Halloween is the perfect Halloween movie: a straight up genre film, unabashedly so, an 80s-style slasher film that knows exactly what we want out of it and is happy to oblige.
Next time someone tells you they’ve seen it all, show them this.
First Man is slow -too slow- which I am comfortable with, but it is also long -too long- which is harder to ignore. Hand in hand with its tranquil pace and its fixation to detail, though, comes a sense of upping the stakes, and when the flight comes, it is awe-inspiring.
Heartstone is tough, and unapologetically so, but there is a wounded beauty to it, in its dimly lit nights and its sparks of humanity between the sea and the rocks.
I don’t know what I expected from something titled “The Sisters Brothers”, but certainly not this movie. It is a Western through and through, but tonally it mixes drama with comedy and action with introspection.
Girl had the potential of being a deep, introspective discussion of trans acceptance and integration, but its extensive dance interludes bloat its runtime and its refusal to address many of its own open questions diminishes its emotional throughline.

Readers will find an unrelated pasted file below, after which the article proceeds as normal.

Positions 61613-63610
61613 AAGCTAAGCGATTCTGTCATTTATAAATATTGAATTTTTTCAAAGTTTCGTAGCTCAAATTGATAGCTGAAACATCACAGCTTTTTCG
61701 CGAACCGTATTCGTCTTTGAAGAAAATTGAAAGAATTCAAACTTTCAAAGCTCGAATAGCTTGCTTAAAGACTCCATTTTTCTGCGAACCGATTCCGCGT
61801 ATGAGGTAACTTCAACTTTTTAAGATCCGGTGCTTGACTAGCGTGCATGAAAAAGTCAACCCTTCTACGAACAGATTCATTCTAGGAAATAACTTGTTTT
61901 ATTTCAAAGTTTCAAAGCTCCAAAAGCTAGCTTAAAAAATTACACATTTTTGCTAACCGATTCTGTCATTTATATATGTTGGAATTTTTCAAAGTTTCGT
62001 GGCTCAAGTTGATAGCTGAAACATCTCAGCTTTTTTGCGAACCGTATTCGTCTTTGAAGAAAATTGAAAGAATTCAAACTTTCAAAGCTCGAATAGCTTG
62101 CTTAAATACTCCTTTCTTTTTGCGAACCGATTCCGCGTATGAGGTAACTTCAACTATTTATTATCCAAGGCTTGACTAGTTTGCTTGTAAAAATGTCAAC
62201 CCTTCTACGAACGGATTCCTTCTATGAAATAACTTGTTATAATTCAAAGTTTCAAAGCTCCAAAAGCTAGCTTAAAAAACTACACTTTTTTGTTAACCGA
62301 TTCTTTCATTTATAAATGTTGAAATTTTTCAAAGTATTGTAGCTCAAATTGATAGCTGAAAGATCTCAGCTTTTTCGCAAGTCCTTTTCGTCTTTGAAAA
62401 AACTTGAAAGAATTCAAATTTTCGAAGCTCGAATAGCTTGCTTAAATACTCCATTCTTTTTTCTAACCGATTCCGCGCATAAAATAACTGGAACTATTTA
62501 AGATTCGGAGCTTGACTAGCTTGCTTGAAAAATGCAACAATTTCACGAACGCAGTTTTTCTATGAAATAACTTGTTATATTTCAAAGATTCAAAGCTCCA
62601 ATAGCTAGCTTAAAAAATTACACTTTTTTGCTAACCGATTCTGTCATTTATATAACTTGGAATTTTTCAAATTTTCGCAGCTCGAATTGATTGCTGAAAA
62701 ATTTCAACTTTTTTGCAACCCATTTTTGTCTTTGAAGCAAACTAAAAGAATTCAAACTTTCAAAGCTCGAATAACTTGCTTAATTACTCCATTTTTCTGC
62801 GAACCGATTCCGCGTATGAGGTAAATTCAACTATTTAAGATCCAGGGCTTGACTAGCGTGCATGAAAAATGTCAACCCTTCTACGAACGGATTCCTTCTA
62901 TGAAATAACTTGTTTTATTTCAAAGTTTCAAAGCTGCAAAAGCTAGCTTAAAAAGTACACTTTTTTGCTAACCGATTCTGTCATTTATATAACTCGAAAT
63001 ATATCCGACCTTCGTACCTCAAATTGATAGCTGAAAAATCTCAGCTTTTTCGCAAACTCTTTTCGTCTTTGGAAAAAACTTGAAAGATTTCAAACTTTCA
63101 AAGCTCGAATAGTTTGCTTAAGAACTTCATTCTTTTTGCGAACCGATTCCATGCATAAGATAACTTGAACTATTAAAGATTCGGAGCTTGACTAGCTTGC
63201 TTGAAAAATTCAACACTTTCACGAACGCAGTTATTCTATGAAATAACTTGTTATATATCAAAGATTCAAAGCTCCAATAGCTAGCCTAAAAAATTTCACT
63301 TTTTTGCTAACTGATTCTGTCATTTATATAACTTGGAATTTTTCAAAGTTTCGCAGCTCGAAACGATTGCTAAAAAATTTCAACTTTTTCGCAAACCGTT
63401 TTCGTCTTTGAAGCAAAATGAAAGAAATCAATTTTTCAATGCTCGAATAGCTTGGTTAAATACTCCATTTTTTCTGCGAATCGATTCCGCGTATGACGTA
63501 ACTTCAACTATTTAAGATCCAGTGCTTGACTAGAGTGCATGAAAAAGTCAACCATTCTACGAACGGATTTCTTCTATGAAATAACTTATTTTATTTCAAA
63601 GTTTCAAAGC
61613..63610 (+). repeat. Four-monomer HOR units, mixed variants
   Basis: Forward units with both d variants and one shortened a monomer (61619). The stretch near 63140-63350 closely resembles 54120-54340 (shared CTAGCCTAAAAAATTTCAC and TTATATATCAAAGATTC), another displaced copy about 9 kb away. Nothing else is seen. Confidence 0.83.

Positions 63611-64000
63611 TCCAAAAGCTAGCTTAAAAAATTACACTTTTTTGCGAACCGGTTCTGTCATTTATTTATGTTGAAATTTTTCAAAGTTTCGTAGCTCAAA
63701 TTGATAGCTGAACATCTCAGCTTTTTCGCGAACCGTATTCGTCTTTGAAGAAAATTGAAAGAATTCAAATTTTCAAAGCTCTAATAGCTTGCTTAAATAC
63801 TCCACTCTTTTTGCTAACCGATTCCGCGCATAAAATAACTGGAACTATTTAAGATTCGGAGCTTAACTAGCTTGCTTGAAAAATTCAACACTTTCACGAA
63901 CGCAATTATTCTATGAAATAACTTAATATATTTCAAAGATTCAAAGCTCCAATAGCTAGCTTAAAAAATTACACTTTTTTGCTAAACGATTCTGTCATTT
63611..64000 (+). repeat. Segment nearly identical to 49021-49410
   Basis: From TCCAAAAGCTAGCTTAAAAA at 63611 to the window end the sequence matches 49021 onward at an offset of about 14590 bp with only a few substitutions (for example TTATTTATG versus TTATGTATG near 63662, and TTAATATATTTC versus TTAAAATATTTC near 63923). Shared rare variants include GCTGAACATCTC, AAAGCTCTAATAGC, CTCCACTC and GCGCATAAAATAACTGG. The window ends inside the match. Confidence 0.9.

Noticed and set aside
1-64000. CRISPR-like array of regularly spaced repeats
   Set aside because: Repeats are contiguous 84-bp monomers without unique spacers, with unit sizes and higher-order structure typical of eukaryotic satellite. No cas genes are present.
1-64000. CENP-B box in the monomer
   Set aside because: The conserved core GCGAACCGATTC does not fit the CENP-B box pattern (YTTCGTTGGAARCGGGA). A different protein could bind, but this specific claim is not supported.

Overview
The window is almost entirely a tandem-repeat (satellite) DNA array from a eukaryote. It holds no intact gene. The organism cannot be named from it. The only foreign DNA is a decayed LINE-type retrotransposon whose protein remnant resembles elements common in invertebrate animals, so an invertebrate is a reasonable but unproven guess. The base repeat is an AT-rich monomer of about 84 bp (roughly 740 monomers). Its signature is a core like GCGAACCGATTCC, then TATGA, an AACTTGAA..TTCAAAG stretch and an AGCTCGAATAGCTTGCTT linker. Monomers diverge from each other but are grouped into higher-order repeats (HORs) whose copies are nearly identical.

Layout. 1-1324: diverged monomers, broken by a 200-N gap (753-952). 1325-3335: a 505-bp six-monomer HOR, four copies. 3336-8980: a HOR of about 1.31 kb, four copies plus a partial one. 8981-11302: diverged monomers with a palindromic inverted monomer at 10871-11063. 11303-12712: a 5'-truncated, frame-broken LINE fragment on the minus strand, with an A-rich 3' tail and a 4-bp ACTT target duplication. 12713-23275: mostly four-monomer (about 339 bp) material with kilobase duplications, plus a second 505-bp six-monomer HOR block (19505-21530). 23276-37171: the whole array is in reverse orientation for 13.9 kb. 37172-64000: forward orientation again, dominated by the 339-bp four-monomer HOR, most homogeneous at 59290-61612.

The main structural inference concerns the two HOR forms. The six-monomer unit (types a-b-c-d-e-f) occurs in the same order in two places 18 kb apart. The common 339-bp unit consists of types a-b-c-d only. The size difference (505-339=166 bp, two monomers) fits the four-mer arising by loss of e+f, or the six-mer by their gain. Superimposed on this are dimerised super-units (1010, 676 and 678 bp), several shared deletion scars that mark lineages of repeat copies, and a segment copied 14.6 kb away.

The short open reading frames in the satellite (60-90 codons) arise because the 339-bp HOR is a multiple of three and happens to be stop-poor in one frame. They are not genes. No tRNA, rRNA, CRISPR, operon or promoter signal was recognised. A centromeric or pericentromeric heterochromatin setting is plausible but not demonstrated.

A Star is Born is an unabashedly romantic look at music and stardom, and an amazing display of talent from its stars, Bradley Cooper (who also directs) and Lady Gaga. Both offer incredible musical and dramatic performances, and their chemistry pulls the film together.
Blindspotting is a total experience. When it often seems like the studios bankroll only sequels, remakes and reboots, it is a breath of fresh air to see talented artists blazing their own path to do something new and bold.
The pleasure in The Land of Steady Habits, written and directed by Nicole Holofcener, is in seeing Ben Mendelsohn unmoored, trying to signal ships that already sailed.